Just as the war in Ukraine is disrupting supplies and fuelling already-high inflation, economic growth in the Middle East and North Africa (Mena) region is forecast to be “uneven and insufficient” this year, according to the World Bank.
Growth rates in the region envisage a narrative of diverging trends.
As oil exporters benefit from surging prices, higher food prices have hit the whole region.
The GCC is expected to notch up 5.9% growth this year, buoyed by oil prices and helped by a vaccination rate much higher than the rest of Mena.
But most Mena economies — 11 out of 17 — are not seen exceeding their pre-pandemic GDP per capita in 2022, says the World Bank.
GCC economies have seen a relatively strong start to 2022 with the hydrocarbons sector having benefited from increased oil production so far this year, says Emirates NBD.
Its survey data for the first quarter of the year point to a solid expansion in non-oil sectors as well, with strong growth in business activity in the UAE, Saudi Arabia and Qatar.
In the wider Mena region, however, countries like Egypt, Morocco and Tunisia – home to large, mainly urban populations, but lacking oil wealth – are struggling to maintain subsidies for food and fuel that have helped keep a lid on discontent.
Egypt has been struggling to maintain a bread subsidy programme used by about 70mn of its citizens with the coronavirus pandemic hitting the national budget, and surging wheat prices are exacerbating the challenge.
The World Food Programme has warned that people’s resilience is at “breaking point,” in the region.
Global foods costs are up more than 50% from mid-2020 to a record and households worldwide are trying to cope with the strains on their budgets.
In North Africa, the challenge is more acute because of a legacy of economic mismanagement, drought and social unrest that’s forcing governments to walk a political tightrope at a precarious time.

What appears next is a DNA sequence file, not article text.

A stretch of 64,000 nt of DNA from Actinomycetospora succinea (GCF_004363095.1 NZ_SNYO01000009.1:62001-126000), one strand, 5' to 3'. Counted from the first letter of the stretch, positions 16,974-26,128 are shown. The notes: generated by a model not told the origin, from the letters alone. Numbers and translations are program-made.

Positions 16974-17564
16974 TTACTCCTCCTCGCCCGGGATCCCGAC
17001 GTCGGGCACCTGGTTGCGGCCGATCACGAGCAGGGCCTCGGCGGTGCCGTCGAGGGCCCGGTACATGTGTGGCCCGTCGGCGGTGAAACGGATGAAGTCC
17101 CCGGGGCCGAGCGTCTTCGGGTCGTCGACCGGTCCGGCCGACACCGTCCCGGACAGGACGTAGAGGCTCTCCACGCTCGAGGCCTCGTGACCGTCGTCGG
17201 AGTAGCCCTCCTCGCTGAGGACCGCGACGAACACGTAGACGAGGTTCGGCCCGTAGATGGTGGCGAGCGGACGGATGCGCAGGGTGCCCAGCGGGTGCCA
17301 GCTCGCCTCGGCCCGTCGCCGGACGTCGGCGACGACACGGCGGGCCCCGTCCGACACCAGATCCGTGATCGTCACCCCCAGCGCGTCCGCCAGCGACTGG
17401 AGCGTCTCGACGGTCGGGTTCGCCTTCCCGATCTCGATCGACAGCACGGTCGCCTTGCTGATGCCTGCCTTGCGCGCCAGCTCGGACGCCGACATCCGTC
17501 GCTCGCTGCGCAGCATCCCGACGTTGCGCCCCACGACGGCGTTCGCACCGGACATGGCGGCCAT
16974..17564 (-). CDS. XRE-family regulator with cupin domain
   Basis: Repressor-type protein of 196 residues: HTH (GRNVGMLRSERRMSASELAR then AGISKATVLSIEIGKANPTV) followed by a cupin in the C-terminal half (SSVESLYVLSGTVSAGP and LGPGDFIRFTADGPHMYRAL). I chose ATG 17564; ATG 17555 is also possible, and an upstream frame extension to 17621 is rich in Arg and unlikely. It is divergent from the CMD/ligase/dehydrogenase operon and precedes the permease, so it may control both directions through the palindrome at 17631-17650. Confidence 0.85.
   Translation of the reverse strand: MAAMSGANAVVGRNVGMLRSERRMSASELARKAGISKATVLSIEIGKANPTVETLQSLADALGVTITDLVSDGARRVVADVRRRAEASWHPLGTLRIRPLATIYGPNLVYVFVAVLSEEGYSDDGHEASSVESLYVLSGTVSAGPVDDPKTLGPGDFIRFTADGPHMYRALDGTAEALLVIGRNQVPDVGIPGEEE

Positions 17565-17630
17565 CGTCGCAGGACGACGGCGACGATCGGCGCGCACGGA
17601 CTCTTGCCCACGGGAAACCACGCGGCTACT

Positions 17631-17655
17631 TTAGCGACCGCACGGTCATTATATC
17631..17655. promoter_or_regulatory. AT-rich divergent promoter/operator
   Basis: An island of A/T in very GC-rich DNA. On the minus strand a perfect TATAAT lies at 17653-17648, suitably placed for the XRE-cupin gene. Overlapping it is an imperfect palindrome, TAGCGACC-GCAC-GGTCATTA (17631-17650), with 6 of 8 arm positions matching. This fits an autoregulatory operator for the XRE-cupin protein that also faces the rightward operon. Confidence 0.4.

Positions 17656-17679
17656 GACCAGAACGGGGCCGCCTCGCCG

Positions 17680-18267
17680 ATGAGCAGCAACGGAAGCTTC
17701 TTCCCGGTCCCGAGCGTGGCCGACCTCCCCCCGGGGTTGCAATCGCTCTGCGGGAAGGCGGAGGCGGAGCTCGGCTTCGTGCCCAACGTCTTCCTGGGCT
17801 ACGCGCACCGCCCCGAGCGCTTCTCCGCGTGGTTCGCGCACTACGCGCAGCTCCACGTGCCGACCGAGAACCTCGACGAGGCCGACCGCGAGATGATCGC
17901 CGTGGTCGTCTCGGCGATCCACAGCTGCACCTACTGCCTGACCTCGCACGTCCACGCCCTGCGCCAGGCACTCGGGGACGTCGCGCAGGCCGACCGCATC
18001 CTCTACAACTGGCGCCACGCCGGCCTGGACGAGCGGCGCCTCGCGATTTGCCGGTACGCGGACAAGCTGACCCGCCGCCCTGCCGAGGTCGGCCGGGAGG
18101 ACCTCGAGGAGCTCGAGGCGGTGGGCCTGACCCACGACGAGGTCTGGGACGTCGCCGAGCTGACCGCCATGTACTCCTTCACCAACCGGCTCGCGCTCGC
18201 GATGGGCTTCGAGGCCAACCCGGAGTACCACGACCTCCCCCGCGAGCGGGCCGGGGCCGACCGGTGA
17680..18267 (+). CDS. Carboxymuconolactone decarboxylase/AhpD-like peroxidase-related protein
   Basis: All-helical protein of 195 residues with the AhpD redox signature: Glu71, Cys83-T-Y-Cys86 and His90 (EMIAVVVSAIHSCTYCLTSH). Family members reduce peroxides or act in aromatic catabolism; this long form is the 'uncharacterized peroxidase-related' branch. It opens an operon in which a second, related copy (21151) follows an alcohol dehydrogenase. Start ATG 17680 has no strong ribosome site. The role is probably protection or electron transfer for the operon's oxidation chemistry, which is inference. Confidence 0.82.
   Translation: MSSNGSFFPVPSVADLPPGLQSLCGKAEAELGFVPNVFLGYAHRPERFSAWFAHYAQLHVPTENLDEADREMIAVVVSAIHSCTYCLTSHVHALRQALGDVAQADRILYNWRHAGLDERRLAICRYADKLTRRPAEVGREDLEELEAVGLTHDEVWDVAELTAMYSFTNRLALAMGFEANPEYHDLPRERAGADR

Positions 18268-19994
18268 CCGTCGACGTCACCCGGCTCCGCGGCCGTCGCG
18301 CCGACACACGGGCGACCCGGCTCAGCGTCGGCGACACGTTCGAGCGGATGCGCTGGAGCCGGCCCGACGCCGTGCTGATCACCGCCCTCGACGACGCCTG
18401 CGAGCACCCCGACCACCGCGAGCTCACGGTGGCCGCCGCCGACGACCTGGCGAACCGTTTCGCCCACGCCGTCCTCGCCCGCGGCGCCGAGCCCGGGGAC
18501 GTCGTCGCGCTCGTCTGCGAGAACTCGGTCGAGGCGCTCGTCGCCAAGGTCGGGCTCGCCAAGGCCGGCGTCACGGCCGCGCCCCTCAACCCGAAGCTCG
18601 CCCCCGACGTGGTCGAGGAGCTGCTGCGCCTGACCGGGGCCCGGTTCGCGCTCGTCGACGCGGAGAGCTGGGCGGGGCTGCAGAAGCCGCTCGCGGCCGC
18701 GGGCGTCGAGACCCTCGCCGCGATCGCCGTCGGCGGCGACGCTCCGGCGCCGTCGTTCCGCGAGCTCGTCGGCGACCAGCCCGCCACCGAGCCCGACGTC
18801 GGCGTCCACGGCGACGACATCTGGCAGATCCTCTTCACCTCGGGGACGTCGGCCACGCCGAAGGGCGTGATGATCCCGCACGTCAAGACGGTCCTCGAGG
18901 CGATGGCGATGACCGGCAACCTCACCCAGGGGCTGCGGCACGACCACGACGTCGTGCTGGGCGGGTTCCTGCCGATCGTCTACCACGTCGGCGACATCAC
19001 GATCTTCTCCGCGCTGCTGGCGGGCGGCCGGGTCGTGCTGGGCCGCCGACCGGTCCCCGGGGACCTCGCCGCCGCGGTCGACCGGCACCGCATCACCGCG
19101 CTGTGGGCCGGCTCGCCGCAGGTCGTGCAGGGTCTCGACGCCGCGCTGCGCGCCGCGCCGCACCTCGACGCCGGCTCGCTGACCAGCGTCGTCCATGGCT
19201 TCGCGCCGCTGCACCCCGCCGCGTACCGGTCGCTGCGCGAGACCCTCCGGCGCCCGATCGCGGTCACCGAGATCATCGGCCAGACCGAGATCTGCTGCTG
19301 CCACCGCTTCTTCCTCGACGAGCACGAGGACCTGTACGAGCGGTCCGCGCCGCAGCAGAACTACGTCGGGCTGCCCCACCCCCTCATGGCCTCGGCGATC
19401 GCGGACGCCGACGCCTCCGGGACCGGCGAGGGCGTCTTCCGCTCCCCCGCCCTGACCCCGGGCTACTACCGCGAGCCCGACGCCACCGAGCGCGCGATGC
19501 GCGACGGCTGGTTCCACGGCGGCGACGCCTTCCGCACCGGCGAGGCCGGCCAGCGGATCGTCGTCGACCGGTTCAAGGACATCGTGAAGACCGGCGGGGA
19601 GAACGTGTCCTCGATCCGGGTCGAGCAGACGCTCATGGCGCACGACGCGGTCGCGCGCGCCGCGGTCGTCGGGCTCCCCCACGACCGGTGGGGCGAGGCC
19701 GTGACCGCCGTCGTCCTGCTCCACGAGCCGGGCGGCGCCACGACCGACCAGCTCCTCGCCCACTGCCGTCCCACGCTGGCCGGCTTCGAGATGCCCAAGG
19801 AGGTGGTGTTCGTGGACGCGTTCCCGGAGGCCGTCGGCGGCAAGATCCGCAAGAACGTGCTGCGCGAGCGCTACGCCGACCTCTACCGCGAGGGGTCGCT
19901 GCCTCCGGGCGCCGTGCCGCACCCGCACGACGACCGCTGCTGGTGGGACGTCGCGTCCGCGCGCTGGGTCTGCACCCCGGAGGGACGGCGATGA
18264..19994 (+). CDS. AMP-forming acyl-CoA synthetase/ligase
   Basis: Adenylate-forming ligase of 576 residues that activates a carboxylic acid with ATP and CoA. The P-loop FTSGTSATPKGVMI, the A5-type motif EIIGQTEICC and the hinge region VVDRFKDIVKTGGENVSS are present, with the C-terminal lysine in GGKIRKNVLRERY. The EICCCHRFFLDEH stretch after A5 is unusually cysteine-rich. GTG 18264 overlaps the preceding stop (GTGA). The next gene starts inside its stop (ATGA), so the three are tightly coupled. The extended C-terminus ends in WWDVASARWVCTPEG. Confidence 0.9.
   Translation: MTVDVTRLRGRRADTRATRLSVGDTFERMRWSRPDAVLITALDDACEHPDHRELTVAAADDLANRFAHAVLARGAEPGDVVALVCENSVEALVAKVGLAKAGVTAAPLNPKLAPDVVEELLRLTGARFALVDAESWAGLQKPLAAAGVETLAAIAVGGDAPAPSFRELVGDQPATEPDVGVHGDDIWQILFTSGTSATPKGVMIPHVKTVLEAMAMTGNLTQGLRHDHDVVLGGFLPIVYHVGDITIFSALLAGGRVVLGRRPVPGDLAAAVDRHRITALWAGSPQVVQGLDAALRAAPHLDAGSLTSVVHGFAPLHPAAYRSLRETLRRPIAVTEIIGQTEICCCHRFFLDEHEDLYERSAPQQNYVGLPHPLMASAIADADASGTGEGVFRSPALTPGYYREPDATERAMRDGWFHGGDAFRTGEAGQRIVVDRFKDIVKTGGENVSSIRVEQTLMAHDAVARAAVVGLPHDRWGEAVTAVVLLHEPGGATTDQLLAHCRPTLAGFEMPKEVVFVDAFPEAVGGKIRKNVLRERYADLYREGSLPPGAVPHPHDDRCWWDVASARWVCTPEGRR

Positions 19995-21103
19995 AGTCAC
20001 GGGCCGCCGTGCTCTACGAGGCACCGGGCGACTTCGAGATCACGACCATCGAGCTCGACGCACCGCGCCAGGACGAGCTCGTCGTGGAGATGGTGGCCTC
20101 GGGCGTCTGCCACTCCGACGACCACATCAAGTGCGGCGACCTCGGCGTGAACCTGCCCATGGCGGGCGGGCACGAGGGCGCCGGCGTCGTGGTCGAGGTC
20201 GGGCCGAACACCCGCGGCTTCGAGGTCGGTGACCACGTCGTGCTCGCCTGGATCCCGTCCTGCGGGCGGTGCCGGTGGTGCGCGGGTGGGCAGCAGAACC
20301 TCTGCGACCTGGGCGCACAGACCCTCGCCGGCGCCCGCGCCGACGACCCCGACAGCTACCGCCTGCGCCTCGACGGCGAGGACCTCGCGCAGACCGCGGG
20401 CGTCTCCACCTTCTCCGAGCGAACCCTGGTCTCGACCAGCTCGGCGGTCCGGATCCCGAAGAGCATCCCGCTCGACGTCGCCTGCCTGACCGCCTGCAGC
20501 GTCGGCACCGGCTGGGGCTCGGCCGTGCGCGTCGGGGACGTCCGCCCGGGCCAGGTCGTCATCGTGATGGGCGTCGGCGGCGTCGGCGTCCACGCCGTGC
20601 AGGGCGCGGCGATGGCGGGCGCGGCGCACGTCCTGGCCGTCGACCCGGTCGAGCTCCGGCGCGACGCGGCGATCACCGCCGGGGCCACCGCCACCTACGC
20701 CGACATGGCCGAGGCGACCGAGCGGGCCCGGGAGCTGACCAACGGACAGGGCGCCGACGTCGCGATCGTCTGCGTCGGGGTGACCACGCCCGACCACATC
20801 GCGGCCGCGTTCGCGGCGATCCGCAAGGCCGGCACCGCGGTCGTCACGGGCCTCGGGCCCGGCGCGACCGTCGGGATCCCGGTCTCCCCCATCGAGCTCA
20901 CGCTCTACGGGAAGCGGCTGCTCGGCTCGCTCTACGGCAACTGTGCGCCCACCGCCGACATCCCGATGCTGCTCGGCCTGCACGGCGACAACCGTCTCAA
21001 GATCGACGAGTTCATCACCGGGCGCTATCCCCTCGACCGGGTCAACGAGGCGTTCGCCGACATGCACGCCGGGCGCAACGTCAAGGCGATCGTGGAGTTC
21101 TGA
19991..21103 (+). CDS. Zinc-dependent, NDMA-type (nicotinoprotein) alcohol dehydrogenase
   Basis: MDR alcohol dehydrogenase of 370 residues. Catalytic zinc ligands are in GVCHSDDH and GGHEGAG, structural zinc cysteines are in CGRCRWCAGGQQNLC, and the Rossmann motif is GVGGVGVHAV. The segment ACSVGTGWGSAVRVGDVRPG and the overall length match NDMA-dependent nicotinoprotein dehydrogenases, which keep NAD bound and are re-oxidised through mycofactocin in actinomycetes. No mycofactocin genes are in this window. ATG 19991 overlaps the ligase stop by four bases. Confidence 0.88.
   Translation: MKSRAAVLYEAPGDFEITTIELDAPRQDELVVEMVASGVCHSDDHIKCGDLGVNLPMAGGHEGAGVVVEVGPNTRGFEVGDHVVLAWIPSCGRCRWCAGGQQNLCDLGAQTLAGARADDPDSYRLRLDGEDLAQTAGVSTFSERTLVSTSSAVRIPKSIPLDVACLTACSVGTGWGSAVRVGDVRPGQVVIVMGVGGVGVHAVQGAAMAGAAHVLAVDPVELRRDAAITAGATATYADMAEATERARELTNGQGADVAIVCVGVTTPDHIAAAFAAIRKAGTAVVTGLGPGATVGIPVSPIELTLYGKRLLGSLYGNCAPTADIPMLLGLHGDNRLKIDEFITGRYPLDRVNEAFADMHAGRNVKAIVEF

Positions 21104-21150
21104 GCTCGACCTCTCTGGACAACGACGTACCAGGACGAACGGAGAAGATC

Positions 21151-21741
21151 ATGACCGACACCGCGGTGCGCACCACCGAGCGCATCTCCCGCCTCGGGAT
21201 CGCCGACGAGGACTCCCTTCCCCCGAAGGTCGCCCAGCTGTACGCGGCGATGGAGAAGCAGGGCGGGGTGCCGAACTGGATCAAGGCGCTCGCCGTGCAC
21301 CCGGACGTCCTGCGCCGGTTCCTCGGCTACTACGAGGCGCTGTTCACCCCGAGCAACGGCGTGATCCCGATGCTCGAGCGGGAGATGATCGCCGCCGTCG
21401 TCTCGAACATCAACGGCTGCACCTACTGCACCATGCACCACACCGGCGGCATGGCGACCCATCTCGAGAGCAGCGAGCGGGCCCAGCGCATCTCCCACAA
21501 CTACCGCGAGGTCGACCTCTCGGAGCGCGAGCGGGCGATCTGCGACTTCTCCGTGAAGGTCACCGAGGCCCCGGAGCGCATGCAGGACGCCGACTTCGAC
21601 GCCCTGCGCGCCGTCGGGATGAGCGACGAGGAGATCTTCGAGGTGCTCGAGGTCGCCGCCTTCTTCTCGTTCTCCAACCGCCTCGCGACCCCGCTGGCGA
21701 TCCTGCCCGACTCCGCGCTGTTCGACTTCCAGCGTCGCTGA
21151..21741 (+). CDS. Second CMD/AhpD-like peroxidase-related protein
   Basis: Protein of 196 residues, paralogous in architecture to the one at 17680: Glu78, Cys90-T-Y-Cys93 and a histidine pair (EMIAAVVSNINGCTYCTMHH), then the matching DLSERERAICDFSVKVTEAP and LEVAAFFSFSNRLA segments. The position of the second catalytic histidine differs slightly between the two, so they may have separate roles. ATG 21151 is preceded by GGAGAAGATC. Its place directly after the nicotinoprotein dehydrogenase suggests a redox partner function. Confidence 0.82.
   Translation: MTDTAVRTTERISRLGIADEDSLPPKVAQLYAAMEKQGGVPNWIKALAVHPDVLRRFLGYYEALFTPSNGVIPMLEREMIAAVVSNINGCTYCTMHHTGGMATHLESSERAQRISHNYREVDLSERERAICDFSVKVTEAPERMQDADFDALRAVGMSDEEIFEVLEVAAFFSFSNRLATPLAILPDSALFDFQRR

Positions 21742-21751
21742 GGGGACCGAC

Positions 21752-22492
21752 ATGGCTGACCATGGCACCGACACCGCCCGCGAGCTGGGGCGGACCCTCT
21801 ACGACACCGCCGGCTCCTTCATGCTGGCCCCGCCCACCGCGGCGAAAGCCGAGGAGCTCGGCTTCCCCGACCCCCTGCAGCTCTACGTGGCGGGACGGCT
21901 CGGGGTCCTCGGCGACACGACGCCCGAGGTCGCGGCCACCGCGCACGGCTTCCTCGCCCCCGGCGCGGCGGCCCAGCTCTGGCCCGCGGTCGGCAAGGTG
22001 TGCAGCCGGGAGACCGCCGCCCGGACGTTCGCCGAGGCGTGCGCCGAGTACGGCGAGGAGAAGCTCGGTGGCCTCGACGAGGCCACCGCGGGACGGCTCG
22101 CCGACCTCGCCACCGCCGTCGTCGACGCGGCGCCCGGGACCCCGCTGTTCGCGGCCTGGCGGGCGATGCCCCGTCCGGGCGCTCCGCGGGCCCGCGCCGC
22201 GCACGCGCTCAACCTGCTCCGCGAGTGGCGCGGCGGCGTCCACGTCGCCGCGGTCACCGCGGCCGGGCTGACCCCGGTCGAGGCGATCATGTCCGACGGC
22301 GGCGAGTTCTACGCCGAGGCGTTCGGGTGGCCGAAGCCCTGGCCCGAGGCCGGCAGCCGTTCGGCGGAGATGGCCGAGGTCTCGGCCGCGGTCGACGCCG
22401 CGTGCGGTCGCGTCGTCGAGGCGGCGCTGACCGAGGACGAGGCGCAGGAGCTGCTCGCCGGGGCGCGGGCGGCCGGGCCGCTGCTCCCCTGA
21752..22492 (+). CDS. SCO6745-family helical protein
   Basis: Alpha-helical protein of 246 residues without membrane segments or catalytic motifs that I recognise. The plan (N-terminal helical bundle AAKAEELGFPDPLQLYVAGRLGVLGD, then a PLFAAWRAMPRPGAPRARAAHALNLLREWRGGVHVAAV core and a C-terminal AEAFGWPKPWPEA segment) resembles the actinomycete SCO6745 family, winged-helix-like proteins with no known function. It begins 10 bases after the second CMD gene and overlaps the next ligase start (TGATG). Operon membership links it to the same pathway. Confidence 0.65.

The MENA region’s net food and energy importers are especially vulnerable to shocks to commodity markets and supply chains resulting from Russia’s war on Ukraine, according to the International Monetary Fund.
That’s in countries where the rising cost of living helped trigger the Arab Spring uprisings a little over a decade ago.
The region’s GDP is forecast to rise 5.2% this year after an estimated 3.3% expansion last year and a 3.1% contraction in 2020.
“Even if this high growth rate for the region as a whole materialises in this context of uncertainty, and there’s no guarantee that it will…(it) will be both insufficient and uneven across the region,” according to Daniel Lederman, World Bank lead economist for the MENA region.
Countries that are net importers of oil and food and which entered 2022 with high levels of debt as a ratio of GDP are most vulnerable, he said, pointing to Egypt and Lebanon as examples.
Even before Russia invaded Ukraine, food prices had been rising around the world, driven by the higher shipping costs, energy inflation and labour shortages that have followed in the pandemic’s wake, along with extreme weather.
Food crisis was likely to worsen in the Middle East and North Africa as Covid-19 continued, according to a report from the regional directors of Unicef, the Food and Agriculture Organisation, WFP and World Health Organisation in July 2021.